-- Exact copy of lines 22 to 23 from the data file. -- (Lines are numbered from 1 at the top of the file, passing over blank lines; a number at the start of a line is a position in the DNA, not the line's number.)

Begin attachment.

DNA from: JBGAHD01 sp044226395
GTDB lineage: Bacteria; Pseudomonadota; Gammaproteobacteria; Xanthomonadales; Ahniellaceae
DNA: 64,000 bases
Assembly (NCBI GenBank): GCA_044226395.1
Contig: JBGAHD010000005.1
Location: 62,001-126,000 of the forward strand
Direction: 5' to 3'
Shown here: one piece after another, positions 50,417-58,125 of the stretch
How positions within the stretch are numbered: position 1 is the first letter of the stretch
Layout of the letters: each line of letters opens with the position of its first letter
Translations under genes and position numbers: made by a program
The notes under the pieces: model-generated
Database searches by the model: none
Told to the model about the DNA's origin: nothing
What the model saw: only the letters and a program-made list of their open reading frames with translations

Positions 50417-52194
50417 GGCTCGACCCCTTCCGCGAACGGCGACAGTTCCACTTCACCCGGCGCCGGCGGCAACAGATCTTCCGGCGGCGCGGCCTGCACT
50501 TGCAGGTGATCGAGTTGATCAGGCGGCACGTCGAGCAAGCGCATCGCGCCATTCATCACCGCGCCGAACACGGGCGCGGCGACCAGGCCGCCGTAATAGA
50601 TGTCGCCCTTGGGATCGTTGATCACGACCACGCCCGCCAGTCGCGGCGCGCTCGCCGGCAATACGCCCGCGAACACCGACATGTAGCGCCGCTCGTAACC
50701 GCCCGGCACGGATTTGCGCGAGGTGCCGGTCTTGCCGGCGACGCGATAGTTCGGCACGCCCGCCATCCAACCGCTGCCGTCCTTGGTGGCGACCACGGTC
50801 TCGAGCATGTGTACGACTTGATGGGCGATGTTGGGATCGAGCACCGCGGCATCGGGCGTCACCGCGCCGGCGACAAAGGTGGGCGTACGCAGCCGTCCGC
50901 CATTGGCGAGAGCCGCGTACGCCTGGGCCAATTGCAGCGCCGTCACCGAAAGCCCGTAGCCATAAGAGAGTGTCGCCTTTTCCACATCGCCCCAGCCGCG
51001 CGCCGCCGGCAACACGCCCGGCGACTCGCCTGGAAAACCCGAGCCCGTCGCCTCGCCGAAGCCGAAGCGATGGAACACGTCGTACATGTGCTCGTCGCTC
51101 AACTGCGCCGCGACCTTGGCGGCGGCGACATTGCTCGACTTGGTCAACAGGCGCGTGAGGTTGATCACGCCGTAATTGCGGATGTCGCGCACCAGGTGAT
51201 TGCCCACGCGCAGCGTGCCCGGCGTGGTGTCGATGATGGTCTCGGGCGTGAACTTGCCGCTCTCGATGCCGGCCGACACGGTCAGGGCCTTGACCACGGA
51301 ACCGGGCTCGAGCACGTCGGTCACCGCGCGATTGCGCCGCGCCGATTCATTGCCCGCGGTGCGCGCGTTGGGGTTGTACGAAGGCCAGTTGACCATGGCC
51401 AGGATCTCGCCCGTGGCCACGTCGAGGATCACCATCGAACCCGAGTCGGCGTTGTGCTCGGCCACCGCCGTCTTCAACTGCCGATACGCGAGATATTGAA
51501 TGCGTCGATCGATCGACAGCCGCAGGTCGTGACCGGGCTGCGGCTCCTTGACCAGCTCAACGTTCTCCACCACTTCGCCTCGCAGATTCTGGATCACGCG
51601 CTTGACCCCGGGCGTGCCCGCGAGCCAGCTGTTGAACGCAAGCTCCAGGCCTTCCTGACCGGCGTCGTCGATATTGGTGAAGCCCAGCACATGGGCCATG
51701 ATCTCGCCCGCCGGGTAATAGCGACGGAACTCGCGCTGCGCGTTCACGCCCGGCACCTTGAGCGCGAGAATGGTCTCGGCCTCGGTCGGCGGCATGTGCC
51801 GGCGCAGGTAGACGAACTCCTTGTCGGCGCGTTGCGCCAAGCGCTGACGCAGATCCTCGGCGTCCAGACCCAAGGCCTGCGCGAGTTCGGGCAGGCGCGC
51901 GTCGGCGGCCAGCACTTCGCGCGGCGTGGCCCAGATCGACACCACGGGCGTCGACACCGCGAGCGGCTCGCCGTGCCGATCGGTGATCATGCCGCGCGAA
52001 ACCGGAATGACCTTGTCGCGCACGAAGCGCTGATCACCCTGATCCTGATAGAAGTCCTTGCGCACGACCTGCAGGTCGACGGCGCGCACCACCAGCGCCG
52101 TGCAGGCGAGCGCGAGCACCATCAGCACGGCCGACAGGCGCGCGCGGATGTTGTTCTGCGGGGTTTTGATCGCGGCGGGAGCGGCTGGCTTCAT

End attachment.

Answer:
50901 CATTGGCGAGAGCCGCGTACGCCTGGGCCAATTGCAGCGCCGTCACCGAAAGCCCGTAGCCATAAGAGAGTGTCGCCTTTTCCACATCGCCCCAGCCGCG
51001 CGCCGCCGGCAACACGCCCGGCGACTCGCCTGGAAAACCCGAGCCCGTCGCCTCGCCGAAGCCGAAGCGATGGAACACGTCGTACATGTGCTCGTCGCTC